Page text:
Cinebench 11.5: CPU: 6.58 OpenGL: 42.34fps
3D Mark: Ice: 15419 Cloud: 7050 Fire: 1041
Battery Eater: 79 minutes
Going by the HP Envy TouchSmart 15-j004ea's spec list, we were expecting good performance - and that's exactly what we got. While it's not a perfect machine, the problems didn't come from what's on the motherboard.
The quad-core Intel Core i7 processor was predictably powerful, clocking a hugely impressive 6.58 score in Cinebench. For a laptop chip, this is really strong - consider the Lenovo IdeaPad U410 Touch, which costs only around £200 less, but achieved 1.95 in the same test. That's less than a third of the score.
For the price, this is excellent performance. Go up a few hundred pounds and you'll find slightly more power on offer, such as in the Schenker XMG P703, but it's only a marginal difference in CPU performance. For a laptop listed at under £1,000, the Envy TouchSmart 15 is great for power users.
The graphics really haven't been left out either. The Nvidia GeForce GT 740M perhaps isn't exactly a gaming enthusiast's ideal card (again, go up a few hundred and you can get something like the GeForce 770M), but it's nothing to be derided.
The potential Achilles heel for it is that it's got to power a 1080p screen, which is a lot of effort for a mobile card that isn't right at the high end. Yet it still acquits itself nicely. We could play Bioshock Infinite at medium settings perfectly smoothly - no noticeable framerate dips at all.
It does well in the OpenGL Cinebench tests too, again showing the difference between integrated graphics and a proper GPU. HP's own Spectre XT TouchSmart achieved roughly a quarter of the score, for example.
It does get rather warm in the top left corner when you're playing games, but it's hardly unique in that. Still, we'd think twice about having it on your lap during intensive sessions.
In terms of power for your pound, the Envy TouchSmart 15 does a great job - especially with that 16GB of RAM backing everything up.
The rest of the machine gets plenty right, too - although not quite everything. The screen is a prime example of this.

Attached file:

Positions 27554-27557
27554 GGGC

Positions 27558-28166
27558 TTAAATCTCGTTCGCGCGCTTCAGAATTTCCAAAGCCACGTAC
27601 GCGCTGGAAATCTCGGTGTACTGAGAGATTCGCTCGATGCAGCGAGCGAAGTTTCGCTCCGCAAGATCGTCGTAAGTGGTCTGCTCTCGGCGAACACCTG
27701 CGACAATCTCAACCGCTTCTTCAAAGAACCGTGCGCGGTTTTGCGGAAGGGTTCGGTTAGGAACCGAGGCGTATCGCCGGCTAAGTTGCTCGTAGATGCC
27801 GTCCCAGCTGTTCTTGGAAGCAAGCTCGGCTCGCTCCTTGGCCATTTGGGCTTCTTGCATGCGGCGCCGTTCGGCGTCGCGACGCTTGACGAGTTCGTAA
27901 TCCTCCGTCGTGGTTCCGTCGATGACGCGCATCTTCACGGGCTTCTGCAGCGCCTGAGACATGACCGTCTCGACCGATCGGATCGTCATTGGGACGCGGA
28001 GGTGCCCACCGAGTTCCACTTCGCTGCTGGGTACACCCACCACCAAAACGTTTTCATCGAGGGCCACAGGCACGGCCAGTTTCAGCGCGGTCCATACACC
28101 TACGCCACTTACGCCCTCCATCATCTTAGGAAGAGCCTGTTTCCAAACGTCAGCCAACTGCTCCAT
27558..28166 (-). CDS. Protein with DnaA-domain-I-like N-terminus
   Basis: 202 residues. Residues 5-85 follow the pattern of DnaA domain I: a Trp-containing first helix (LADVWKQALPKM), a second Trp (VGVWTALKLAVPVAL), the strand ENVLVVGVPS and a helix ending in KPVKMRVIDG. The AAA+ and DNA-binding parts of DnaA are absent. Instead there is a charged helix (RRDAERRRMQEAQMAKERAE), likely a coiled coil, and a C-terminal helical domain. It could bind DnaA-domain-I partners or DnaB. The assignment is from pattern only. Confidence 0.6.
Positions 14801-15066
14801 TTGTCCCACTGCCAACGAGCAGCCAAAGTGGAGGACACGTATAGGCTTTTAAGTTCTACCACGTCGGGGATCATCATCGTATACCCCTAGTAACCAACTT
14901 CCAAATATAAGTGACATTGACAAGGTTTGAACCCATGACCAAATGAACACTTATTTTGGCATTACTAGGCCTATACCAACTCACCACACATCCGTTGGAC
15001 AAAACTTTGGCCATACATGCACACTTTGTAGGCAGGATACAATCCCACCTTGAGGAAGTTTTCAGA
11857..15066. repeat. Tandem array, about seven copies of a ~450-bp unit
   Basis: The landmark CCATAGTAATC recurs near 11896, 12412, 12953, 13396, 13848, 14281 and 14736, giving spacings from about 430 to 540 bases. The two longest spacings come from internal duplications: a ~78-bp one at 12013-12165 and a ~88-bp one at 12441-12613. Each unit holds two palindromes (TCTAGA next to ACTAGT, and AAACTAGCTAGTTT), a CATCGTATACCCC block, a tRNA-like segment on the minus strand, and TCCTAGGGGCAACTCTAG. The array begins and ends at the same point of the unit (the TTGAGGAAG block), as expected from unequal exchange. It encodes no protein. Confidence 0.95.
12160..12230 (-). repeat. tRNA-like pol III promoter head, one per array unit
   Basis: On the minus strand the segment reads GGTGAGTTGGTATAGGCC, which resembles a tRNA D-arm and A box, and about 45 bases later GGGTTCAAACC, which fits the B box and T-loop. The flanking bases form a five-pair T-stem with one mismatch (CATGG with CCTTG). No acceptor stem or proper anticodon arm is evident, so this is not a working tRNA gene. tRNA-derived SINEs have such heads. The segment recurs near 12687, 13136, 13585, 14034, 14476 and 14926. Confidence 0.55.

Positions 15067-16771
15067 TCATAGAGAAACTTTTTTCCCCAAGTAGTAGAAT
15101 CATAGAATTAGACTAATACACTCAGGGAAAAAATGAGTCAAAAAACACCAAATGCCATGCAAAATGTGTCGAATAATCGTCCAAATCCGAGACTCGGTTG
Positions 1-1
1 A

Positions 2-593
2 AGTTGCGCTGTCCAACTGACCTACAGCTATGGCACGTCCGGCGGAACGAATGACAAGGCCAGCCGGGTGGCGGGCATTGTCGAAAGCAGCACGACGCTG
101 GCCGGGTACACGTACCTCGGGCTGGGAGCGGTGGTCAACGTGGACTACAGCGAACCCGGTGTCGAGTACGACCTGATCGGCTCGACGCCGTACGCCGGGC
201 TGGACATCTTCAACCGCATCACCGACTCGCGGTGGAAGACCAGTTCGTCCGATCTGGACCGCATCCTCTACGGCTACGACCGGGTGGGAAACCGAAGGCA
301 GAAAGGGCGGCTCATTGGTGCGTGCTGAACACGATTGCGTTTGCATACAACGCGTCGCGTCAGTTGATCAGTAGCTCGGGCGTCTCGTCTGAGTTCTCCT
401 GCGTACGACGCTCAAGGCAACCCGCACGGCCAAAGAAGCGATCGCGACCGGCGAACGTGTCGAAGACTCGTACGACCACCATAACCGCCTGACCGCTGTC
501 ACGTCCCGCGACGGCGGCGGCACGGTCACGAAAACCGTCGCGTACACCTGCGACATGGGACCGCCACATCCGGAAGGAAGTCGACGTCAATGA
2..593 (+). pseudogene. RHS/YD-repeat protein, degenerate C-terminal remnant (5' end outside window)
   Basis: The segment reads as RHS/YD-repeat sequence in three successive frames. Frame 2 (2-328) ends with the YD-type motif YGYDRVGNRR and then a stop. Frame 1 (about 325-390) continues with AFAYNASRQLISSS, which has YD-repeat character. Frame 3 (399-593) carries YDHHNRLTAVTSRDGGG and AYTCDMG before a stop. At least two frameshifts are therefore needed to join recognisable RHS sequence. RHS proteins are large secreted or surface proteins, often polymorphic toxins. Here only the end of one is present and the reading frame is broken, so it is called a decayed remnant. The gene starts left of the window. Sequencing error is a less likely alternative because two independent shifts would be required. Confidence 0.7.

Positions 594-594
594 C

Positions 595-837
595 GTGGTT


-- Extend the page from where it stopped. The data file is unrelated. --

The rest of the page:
At Full HD 1920x1080 in a 15-inch machine, it's brilliantly crisp and clear. When viewed straight on, it's bright and pleasant, though perhaps just a tad uneven in the backlighting. This is then compounded by really quite disappointing viewing angles.
From side to side, it's not too bad, but when viewed from above, it drastically washes out quickly. What's particularly irritating about this is that the screen doesn't lean back quite far enough - in use on the lap, we frequently tried to push it back further after noticing it getting faded, only to find it was at full.
Straight on, the 1080p screen is lovely, with the sheer volume of pixels it offers being great for video editing, office work and games. But photo editors or graphic designers might want to see if they can track one down in real life to assess it before buying - the viewing angles may prove to be a real pain when working with colours.
The trackpad is another area of irritation. It doesn't have the best feel to it (it's a tad rough), but you can generally live with that. What's more annoying is inconsistent click detection on the bottom left. Sometimes it wouldn't register either physical clicks or tap-to-click in the bottom left of the trackpad. Other times it was fine, but it seems like a perfectly normal place to click to us, so having so many non-responsive attempts quickly drove us nuts.
The keyboard, at least, is very good. As we mentioned, there's a little bit of give to the panel under the keys, and they keys themselves are a tad soft, meaning that it's all a little on squidgy side, but the travel and bounce of the keys is excellent. It's really comfortable to use.
The hard drive is one area that might have disappointed, but proved not to be a problem for us. Without an SSD, there was a chance the Envy TouchSmart 15 would struggle to be as snappy as Ultrabooks, but it was great during our testing period, coming on from sleep in just a couple of seconds.
That said, there's no denying that games weren't exactly fast to load, and over time, the lack of SSD is likely to become more of a problem.
It's also really quite loud when the fans spin up properly for gaming. Even the Beats Audio speakers struggle against it - though they're extremely good for laptop speakers. Deep and clear, they're better than a cheap external pair.
Battery life, though, is pretty abysmal under intensive tests - there are no two ways around that. Performing lighter tasks, you'd no doubt get more than this, but when using pro software or gaming, you're not going to reach the two-hour mark.
But we don't see that as a critical flaw here. It's not ideal, but it's simply aimed more at being a powerful computer you can carry around to new locations than one designed for on-the-go working.